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Pork producers will need more than VFD forms to pass an FDA audit

Complying with the new veterinary feed directive (VFD) requires pork producers to do more than establish a veterinary-client-patient relationship and retain printed or digital versions of the VFD forms for a minimum of 2 years.

For example, did you know that producers who mix their own VFD feeds should retain samples for future audits?

That was one of many questions posed by Liz Wagstrom, DVM, chief veterinarian for National Pork Producers Council (NPPC), at a recent webinar, “How to Succeed with the New Antibiotics Regulations,” hosted by NPPC in cooperation with National Hog Farmer.

Wagstrom cautioned swine producers that several additional items should be retained to pass a Food and Drug Administration (FDA) VFD audit.

“FDA audits for VFDs will start with the feed distributors and trace the VFD back to veterinarians and producers,” she said. In addition to VFD forms, producers who mix their own feed should be prepared to provide the following in an FDA inspection:

  • All feed tags and labels
  • Mixing records
  • Number of animals receiving the medication and when it was withdrawn
  • Correspondence with the veterinarian, including call summaries, test results, autopsies
  • Feed samples from VFD orders
  • Close-out records for each group of pigs, with mixing and feed labels attached

She noted that privately owned mills selling feed or ingredients to other farms or owners are classified as distributors and, as such, must file a distributor notification letter with the FDA. They, too, need to maintain similar records and samples.

Wagstrom noted that early VFD pilot audits will be based on educating distributors, producers and veterinarians on proper documentation and procedures around the VFD process. However, in the future, failures to meet VFD requirements could result in fines or, in extreme situations, jail time.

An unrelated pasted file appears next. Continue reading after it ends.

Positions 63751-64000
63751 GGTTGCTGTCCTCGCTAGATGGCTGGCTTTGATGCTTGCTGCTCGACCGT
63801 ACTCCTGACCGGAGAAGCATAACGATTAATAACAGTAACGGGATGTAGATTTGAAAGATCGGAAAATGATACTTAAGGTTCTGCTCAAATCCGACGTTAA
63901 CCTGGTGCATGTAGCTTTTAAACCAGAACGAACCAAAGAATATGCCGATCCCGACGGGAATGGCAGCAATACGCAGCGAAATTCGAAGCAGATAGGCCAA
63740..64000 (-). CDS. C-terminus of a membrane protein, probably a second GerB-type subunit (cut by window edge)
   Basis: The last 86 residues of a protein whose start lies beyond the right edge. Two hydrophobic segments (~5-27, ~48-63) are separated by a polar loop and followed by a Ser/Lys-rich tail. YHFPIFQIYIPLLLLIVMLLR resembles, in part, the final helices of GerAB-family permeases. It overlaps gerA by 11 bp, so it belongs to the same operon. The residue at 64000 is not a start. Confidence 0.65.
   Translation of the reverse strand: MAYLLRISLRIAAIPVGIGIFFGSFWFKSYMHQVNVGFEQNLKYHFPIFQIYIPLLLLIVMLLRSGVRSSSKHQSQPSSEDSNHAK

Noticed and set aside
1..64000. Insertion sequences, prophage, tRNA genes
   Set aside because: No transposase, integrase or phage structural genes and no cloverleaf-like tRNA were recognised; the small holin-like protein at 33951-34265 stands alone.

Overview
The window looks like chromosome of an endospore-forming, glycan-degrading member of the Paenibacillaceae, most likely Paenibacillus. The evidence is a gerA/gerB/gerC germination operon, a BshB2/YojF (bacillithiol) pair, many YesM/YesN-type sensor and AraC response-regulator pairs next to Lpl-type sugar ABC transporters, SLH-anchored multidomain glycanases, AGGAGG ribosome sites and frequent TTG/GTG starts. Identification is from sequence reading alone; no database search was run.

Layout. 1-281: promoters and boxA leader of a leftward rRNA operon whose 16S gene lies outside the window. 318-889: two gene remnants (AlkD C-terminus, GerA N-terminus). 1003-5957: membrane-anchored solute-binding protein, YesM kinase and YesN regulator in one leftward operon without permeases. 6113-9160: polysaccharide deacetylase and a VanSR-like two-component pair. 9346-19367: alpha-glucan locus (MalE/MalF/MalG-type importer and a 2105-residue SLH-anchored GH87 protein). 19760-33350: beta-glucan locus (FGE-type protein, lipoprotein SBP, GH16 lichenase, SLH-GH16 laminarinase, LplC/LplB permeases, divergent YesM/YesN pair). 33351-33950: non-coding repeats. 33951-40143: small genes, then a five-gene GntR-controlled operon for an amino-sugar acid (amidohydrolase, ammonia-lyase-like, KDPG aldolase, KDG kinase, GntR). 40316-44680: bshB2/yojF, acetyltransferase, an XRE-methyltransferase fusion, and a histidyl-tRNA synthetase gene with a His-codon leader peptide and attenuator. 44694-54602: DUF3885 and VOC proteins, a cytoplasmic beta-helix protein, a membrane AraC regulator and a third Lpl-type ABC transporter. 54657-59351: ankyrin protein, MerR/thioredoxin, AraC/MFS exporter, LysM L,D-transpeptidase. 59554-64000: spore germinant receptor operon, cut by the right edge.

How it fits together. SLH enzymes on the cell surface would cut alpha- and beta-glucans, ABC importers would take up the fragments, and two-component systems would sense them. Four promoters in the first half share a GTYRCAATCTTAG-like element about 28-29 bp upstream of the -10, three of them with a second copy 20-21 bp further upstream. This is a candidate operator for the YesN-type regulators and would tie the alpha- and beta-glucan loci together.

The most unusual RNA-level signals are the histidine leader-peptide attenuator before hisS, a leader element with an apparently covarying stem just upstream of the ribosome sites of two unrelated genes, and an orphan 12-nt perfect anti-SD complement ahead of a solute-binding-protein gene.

Other questions for producers that could come up in a VFD audit:

  • Did you feed VFD feed to the authorized number of animals on the VFD order?
  • Did you feed the VFD feed for the identified duration on the VFD order?
  • Did you follow the withdrawal period for the VFD ingredient?
  • Did you follow special instructions or caution statements?
  • Did you feed a combination VFD feed in a manner consistent with the statement on the VFD order?
  • Do you have labels for VFD feeds? If yes:
  • Does the feed label include the VFD caution statement?
  • Did the medication level on the label match the product label on the VFD form?
  • Is the medication level and indication on the VFD form consistent with the approval?

Having supportive documentation will a go a long way to answering these questions, she said.

To view the entire webinar, click here.

 

 


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